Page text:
"It's a funny story. One day I was in my high school teacher's class and I saw him reading a manga of an anime that I was watching. I asked him about it and we just started talking. I remember us talking and saying that it would be cool to see more black characters and more diversity in anime. It was just a thought back then, but as I got older and got to the NBA, one day I was on an airplane and watching anime and I thought to myself, 'It's been 10 years since I had that conversation with my teacher and nobody has really tried to do it.' So I hit him up one day and said we should start something for young African-Americans to see themselves projected in anime comic stores. So we got together, we formed something called Noir Caesar and that was really our mission, to set out and create more things like Black Panther and that. So I think that was our goal and it kind of took off quicker than we imagined. It's been cool."
Is it true that some people question whether your work is true anime because it's not from Japan? Does that matter?
"Our work is a mix of western and eastern."
"Yeah, but not for me. It's inspired by Japan. Honestly, our work is a mix of western and eastern. It takes influences from American cartoons and mixes them with Japanese cartoons. So I think you could consider it whatever. As long as the mission is carried out, that's all I care about, really. We just call it whatever the story is and we let the fans determine [how it's labelled]."
You are the CEO and creative director? How involved are you in day-to-day operations?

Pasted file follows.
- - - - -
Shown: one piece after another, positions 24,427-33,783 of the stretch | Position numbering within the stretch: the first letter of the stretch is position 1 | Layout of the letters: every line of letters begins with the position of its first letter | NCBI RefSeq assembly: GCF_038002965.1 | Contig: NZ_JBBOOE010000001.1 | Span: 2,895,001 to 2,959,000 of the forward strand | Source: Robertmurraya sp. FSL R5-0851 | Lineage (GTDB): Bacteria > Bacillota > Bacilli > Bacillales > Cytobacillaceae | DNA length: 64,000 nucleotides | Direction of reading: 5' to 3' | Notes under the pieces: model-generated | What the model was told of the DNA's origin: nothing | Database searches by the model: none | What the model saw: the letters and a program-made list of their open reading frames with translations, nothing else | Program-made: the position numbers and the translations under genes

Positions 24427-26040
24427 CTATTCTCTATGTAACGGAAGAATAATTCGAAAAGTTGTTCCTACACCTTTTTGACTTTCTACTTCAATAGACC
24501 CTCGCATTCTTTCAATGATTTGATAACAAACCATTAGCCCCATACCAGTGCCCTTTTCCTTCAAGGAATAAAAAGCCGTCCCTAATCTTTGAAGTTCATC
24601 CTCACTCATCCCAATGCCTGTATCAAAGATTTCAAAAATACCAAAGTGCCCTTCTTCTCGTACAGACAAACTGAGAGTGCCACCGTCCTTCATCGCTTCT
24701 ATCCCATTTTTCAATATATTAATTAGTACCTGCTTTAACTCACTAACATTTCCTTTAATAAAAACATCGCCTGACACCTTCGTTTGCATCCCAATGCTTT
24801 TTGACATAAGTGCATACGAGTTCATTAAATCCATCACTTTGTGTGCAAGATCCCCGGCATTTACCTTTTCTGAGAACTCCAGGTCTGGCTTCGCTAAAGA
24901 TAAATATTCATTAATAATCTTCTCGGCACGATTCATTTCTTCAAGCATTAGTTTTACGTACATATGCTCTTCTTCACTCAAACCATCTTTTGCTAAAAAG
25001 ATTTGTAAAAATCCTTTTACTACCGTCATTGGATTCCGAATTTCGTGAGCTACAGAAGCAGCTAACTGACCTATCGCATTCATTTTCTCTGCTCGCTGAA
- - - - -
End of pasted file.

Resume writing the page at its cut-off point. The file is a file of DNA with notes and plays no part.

"I am the CEO. I started it. But I have an amazing group of people that work for the company. They do a helluva job running it and making sure the day-to-day is up to par. I wouldn't say I am too involved [in the day-to-day operations]. I try to focus on playing basketball as much as I can, but with any major decisions they normally shoot me a text or we have a call, something like that."
Are you involved on the artistic side? Do you draw?
"Yeah, I draw a little bit. Mainly, if you look on the website, you'll see that most of the stories are created by me. And that's because some of these ideas I've had since I was little. We have a writing team and we have an art team. Basically, if I have an idea, I give it to them and they'll say 'I like it' or 'I don't like it.' And if they like it they'll go through with it. They'll write it and then they'll pass it to me, I'll read it. If I like it, I'll pass it to the art team and they start production on it. But I don't write everything, it's just kind of whatever topic I have."